The Presidential Task Force on COVID-19 has reacted to reports that schools across the country are going to reopen on June 8, 2020, amid the coronavirus pandemic.
Briefing journalists in Abuja on Wednesday, The Minister of State for Education, Emeka Nwajiuba who is a member of the PTF, noted that the reports are false as the Federal Government is yet to decide on when schools would reopen.
“The material that the Chairman of the PTF spoke about, which is an announcement purportedly from him that we are reopening all schools on the 8th, did not emanate from us. It is not true,” the minister said.
“Until we are sure that these children can go to school, return safely and not bring home with them, this COVID material, and infect people who are more susceptible to the disease than they are, then we are running a huge risk and god forbid that in our hurry, something happens to our children, I’m not sure how anybody will be able to retrieve what would have been lost.
“So we are not taking that risk yet. We are going to prepare as much as possible, within the guidance that they (health authorities) offer us, working in conjunction with the World Health Organisation before we reopen schools”.
Nwajiuba, however, explained that while it is still currently not safe to reopen schools, plans are being made to see how the system can keep running despite the pandemic.
He said a publication would be released shortly as to what the re-opening of schools should look like, post-COVID.
“We are not talking about coping with COVID – there’s a difference. We’ve come to understand that COVID may not necessarily go away so we expect that we will adapt such that in the presence of COVID, we can still do what we need to do,” the minister said.
“For a country that has over 115,000 primary schools, you will understand that 35,000 of these who are private must agree to set up the same standard in order to allow children to go in.
“If you go to our Nigerian Universities, many of the things we need for social distancing may not be available so you may need to rethink it.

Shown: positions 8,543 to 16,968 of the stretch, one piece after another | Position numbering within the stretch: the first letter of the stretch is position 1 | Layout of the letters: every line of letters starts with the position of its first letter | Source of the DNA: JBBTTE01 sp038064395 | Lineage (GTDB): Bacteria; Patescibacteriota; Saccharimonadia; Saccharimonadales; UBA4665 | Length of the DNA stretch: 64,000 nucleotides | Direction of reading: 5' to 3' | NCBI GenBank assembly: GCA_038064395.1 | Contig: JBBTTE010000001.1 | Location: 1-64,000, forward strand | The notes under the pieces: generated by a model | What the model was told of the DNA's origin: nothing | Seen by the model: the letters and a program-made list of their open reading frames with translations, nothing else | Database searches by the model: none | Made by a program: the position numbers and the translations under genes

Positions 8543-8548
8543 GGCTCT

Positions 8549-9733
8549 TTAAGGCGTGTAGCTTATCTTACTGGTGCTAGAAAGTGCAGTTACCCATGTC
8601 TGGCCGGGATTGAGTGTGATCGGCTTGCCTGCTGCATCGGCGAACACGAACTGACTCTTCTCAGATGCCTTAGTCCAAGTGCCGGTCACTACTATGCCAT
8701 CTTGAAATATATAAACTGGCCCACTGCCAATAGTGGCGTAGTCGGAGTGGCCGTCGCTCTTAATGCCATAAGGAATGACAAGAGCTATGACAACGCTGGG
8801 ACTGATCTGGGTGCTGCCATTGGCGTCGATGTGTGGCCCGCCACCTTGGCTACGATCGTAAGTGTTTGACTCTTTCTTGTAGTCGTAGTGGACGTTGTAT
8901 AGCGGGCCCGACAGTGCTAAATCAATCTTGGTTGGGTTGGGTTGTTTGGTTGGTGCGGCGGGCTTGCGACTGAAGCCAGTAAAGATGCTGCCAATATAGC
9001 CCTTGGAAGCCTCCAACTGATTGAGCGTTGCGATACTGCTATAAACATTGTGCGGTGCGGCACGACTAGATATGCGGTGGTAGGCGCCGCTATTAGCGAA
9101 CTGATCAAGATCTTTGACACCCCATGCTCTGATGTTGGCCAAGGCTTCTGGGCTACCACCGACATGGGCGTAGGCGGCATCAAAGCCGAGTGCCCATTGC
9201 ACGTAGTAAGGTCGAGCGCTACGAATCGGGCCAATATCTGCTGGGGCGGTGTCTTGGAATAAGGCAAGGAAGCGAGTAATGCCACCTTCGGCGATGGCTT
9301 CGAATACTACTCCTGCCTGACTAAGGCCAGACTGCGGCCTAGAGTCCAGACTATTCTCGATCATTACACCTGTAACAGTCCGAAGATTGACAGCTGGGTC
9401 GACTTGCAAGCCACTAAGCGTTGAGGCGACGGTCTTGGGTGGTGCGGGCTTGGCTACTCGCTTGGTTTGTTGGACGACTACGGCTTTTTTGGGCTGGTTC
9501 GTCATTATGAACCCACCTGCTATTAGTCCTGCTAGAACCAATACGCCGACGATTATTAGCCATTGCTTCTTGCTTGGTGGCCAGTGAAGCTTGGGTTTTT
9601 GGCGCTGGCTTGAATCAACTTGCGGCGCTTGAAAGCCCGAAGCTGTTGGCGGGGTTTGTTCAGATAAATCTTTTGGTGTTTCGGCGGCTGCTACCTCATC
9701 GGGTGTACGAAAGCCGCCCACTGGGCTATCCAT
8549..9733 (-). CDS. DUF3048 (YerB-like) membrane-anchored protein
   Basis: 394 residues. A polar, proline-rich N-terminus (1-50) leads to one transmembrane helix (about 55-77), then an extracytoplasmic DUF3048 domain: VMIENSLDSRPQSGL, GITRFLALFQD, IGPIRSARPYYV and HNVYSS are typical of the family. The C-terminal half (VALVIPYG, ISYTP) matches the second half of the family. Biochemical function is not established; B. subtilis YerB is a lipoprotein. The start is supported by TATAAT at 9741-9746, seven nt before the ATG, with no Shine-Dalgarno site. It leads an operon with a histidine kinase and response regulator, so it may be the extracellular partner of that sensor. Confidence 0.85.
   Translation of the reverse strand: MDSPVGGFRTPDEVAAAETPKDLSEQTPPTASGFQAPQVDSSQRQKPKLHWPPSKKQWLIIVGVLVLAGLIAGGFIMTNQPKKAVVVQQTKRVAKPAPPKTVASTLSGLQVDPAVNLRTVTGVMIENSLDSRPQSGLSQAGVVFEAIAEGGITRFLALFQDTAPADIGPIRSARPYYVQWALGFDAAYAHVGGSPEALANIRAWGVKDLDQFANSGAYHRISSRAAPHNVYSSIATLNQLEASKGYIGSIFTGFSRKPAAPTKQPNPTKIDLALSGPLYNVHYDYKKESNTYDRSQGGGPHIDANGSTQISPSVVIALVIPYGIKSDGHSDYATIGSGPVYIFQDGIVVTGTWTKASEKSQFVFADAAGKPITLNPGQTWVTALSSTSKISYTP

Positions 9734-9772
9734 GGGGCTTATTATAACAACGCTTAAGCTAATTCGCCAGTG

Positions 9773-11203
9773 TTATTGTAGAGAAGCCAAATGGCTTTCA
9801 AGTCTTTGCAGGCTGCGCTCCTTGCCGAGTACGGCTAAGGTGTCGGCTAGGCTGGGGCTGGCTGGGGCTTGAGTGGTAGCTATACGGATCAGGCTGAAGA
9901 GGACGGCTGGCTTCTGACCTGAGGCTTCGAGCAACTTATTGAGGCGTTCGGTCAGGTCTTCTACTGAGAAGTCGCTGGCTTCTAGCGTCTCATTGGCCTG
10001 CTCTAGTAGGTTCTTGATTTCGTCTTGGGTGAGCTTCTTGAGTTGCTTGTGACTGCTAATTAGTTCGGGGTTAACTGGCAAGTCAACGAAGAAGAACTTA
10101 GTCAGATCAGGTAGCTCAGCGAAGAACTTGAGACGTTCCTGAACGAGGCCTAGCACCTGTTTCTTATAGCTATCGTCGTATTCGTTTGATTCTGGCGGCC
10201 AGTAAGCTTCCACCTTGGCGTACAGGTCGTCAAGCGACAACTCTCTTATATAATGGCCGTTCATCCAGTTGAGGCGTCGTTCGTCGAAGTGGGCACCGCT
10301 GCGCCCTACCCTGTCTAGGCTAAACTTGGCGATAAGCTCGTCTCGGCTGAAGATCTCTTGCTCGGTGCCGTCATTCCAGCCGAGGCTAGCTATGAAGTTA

“For instance, which courses should be in school at which periods, we can have semesters within semesters for different department and faculties.
“It is the same we are planning for secondary school reopening. We want to bring in our JSS and SSS children first, they conclude their exams and vacate the place, then others can return.
“We will do the same thing with primary schools, where we will now limit the number of children per class.
“What this may mean is that we may have classes in the mornings and classes in the afternoons so whichever is convenient for you. I am not sure if there will be classes at night, but we can do with mornings and afternoons at the moment,”.
Speaking further, Nwajiuba explained that the government also intends for schools to utilize all their infrastructure.
“Some people will be in the field learning, some would be in classes. Some will be at different facilities all within the school,” he said.
The Federal Ministry of Education had on March 19, ordered the immediate closure of tertiary institutions, secondary and primary schools nationwide, following the outbreak of the coronavirus in the country and as part of measures to contain its spread.
Since then, many schools have taken to virtual means to ensure that classes continue and students remain in touch with their curriculum, especially since a lockdown was imposed on several states across the country forcing many families to remain indoors.